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Among colorful Philadelphia athletes, Cliff Lee stands out

Steve Carlton’s silence towards the media.

Dr. J’s windmill dunks for the Philadelphia 76ers.

Cliff Lee’s steely stare.


They are all trademarks that mark Philadelphia athletes as special.

And for me, Cliff Lee has the chance to become one of the most special athletes in Philadelphia history.

His performances in June and August tied him with the greats Walter Johnson and Bob Gibson as being one of only three pitchers to have sub 1.00 ERA in two separate months.

Lee might complete his third historic month in the way he started out on Sept. 5 in the opening game of a three-game series against the Atlanta Braves.

Lee shut the Braves down on five hits, no runs and six strikeouts in a complete game victory.

Lee now has the most shutouts for a Phillies pitcher since Steve Carlton recorded six in 1982. He is also the first pitcher since Randy Johnson in 1998 to record six in a season. The Dodgers' Tim Belcher, who threw eight in 1989, was the last to record as many in a season.

Lee hasn't allowed a run since the second inning of his Aug. 17 start against the D-backs, a span of 29 2/3 innings. He has allowed only two runs in his last six starts, and he recorded the first 200-strikeout season of his career when he struck out Freddie Freeman for the first out of the second inning. He joins Carlton, Cole Hamels and Chris Short as the only Philadelphia lefties to reach 200 strikeouts in a single season.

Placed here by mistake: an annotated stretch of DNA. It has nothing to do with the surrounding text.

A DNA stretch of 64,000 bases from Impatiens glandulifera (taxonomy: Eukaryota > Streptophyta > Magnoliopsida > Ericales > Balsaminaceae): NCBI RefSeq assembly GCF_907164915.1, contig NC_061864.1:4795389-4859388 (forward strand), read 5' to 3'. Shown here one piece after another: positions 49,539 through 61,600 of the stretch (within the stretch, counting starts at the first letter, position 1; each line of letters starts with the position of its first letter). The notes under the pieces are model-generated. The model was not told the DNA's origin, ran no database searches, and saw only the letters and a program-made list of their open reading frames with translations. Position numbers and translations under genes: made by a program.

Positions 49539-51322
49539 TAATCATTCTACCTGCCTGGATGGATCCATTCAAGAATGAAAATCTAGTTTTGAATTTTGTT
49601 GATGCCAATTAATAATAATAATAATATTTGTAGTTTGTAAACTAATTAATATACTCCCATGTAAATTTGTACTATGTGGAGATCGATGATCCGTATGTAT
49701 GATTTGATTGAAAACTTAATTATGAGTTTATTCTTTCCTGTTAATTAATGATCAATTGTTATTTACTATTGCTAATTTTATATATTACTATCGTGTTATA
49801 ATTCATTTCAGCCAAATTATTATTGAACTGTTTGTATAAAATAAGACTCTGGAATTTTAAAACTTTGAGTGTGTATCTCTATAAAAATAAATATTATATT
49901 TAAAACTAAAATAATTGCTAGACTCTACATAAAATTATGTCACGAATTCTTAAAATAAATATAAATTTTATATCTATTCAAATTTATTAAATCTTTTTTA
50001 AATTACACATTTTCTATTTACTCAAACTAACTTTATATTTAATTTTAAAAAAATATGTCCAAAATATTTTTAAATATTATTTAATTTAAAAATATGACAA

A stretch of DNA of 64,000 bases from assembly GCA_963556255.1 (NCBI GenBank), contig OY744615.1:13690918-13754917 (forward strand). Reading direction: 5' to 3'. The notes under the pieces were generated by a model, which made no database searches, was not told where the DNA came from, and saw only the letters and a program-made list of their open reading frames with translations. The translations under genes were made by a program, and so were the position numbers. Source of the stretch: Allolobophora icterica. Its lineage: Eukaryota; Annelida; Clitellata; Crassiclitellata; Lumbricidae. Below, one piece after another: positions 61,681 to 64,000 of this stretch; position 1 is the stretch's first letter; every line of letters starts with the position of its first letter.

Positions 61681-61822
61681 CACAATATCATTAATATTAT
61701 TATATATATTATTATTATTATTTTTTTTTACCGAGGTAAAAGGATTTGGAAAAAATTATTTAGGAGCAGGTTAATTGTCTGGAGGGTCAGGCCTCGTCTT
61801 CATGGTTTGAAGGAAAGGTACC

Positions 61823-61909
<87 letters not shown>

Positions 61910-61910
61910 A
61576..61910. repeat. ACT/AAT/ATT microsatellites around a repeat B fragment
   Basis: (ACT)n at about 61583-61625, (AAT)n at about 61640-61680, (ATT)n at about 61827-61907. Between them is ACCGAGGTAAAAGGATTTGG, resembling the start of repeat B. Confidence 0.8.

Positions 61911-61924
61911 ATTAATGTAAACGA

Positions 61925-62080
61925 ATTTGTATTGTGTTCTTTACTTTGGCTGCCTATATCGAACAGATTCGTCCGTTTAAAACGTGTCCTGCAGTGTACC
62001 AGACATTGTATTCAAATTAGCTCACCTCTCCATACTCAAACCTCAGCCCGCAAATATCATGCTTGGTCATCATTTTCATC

He also earned his 16th win, tying him with Roy Halladay for the team lead, and his 2.47 ERA tops Halladay's 2.49.

And Lee is not concerned about his regular season stats. His eye is on the prize, a World Series title.

"I don't think it's time," he said to a Press of Atlantic City reporter."to sit here and pat myself on the back."

Why is Lee so cool on the mound?

Remember his catch of a pop fly against the Yankees in 2009?

(By the way, Lee owns the Yankees, going 3-0 in two postseason games.)

It could be traced back to his son’s bout with Leukemia in 2001.

From the Dallas Morning News during last year’s playoff:

"You ask me how he keeps so calm," his wife, Kristen, said. "I think it's because he knows that baseball isn't life or death."

The realization came, devastatingly, in 2001. Cliff and Kristen's 4-month-old son, Jaxon, was diagnosed with acute myelogenous leukemia and given a 30 percent chance to live.

Today, Jaxon is a healthy, active 9-year-old whose dad has a chance to pitch the perpetually woebegone Rangers to a 2-1 series lead over the 27-time world champion Yankees.

By the end of it all, Lee could have it all: A healthy family, his second Cy Young Award and most importantly, a World Series title.



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